As with individual-level dietary assessment, there are limitations in estimating community-level dietary intake. An inherent issue in community-level per capita measures in research is the difficulty of determining the population for the study period, so caution is required in using the values presented here; however, the total population (2644) was verified against ABS predicted estimates for the 2011 Australian remote Indigenous population (2638) and was within 4% of the later released ABS census data collected in 2010 for the three study communities (2535). Further, monthly per capita dietary intake estimations were averaged over a 12-month period and are likely to take into account the fluctuations in population that occur in remote communities seasonally and over time. A strength of our study is that expenditure patterns based on proportional spending, macronutrient profile and nutrient density provide an assessment of dietary quality that are entirely independent of population size estimates. Furthermore, as dietary data are derived from food sales records rather than self-reported data, they provide an objective assessment of diet quality. Limitations in using food sales data as a measure of dietary intake have been reported previously.8 Estimated per capita energy intakes for communities A and B differed by less than 10% from per capita requirements derived from 2010 ABS census population figures, indicating completeness in food sale data. Estimated energy intakes for community C were lower than required but 81% of per capita requirements.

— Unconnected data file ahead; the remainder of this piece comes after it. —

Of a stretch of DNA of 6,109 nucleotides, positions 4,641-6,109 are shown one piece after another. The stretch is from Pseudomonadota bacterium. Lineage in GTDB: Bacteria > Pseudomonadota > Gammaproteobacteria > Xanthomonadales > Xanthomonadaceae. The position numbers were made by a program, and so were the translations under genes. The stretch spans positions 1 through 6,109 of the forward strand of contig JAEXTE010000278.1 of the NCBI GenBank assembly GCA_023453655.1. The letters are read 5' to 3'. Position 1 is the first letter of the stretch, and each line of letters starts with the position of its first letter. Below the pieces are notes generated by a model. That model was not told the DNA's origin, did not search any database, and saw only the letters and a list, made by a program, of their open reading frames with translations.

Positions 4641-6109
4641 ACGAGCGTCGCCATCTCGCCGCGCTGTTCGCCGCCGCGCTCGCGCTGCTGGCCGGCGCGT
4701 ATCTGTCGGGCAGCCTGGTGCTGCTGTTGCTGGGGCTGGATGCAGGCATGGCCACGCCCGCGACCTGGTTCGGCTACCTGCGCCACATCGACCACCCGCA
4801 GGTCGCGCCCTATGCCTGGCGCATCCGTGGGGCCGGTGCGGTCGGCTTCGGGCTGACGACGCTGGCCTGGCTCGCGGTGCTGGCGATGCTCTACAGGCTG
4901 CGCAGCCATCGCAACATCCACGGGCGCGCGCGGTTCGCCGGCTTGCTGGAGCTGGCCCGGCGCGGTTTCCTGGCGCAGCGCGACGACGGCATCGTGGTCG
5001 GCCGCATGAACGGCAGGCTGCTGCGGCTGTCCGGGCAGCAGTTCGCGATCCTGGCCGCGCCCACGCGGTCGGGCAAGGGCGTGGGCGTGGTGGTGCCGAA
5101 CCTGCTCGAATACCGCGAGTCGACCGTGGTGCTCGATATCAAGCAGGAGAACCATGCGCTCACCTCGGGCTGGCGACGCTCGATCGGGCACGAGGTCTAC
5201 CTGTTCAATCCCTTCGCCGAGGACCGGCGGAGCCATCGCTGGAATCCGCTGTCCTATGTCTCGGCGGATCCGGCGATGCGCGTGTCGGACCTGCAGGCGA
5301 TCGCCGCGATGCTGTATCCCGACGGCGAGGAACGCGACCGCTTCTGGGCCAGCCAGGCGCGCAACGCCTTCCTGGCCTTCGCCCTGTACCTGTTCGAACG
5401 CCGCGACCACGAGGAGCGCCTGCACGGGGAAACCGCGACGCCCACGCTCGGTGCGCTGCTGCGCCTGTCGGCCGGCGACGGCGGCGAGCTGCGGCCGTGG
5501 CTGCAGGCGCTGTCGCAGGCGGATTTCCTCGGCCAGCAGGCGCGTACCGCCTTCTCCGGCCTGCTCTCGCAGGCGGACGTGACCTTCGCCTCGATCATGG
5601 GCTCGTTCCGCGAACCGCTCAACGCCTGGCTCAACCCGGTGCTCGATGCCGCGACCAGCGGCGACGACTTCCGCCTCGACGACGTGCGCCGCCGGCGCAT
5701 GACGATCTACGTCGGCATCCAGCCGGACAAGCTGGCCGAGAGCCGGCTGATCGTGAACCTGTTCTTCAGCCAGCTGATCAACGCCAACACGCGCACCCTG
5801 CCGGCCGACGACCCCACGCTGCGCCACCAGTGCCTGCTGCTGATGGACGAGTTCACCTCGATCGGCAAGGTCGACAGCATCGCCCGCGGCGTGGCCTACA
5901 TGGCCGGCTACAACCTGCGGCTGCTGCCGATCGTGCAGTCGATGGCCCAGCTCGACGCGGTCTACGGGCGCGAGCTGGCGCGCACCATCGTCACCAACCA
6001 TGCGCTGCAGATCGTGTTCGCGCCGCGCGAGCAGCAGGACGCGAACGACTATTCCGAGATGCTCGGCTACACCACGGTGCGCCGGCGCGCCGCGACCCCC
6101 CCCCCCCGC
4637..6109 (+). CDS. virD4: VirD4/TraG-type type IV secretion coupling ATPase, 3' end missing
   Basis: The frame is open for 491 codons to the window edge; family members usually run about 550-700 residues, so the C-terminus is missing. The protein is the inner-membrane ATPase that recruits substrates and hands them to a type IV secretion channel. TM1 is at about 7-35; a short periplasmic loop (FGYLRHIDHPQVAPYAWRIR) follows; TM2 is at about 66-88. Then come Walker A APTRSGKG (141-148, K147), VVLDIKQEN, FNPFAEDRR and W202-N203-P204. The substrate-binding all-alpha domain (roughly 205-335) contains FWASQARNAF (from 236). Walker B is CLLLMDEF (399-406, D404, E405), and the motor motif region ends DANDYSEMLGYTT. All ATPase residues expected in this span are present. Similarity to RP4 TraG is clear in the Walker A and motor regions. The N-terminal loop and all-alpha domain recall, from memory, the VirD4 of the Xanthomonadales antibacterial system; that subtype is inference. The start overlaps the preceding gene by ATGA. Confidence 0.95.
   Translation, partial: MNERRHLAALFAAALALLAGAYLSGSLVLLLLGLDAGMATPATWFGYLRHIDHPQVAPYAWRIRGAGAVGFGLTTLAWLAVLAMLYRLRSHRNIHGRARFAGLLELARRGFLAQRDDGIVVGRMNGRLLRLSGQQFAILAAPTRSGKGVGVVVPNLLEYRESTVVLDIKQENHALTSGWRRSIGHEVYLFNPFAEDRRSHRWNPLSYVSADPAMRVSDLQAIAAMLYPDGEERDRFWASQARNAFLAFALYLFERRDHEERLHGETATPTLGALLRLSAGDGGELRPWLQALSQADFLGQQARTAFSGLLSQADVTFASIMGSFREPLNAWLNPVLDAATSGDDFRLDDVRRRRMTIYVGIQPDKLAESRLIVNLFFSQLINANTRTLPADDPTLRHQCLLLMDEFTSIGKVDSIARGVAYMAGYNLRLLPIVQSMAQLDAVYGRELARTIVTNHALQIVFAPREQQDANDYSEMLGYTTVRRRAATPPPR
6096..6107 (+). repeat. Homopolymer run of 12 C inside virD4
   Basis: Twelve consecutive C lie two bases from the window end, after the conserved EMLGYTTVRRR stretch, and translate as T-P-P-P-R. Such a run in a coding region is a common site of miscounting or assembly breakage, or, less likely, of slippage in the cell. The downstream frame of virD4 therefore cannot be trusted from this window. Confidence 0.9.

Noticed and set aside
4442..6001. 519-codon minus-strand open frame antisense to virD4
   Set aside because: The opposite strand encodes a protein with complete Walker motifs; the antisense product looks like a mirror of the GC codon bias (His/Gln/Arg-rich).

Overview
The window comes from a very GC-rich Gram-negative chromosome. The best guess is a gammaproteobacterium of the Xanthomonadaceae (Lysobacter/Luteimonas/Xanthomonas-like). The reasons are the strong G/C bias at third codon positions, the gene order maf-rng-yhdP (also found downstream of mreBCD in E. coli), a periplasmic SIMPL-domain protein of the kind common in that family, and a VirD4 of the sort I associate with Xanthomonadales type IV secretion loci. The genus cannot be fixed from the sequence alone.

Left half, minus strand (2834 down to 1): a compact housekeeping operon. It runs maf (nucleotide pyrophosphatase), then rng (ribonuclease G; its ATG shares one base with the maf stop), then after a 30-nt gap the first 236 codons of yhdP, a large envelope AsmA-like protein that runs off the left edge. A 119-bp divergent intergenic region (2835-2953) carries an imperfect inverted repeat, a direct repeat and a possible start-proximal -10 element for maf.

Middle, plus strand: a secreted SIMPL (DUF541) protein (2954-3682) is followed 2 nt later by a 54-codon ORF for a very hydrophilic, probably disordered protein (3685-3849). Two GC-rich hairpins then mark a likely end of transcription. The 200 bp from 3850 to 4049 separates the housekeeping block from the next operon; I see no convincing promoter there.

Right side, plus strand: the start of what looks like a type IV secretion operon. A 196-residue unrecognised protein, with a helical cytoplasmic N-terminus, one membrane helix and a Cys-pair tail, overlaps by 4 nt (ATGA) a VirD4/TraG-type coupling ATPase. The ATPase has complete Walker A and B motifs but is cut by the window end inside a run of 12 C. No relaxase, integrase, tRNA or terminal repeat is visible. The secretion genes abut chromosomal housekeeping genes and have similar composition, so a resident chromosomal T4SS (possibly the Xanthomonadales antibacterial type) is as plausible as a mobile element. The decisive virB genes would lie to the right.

Reports on dietary quality are also limited by the accuracy of food composition databases. For example, the range of nutrients presented for each food in the Australian food composition database varies depending on the analytical data available. Nutrient levels reported in this study are based on currently available nutrient composition data.29

A limitation in assessing the nutritional quality of the community-level diet using purchased food data is the exclusion of traditional food intake. It is assumed that traditional food contributes minimally to community-level dietary intake, as not all families have access to traditional foods and procurement usually does not occur on a regular basis. However, the contribution of traditional food to dietary intake has not been investigated. We recognise it would be important in future studies to quantify the contribution of traditional foods to total food intake. The low expenditure on (and therefore low intake of) high-quality protein foods suggests that either these foods are not affordable, or that possibly these foods are accessed through subsistence procurement. However, mean daily energy intake estimates based on 2010 census data indicate that the great majority of energy required is provided through the imported food supply.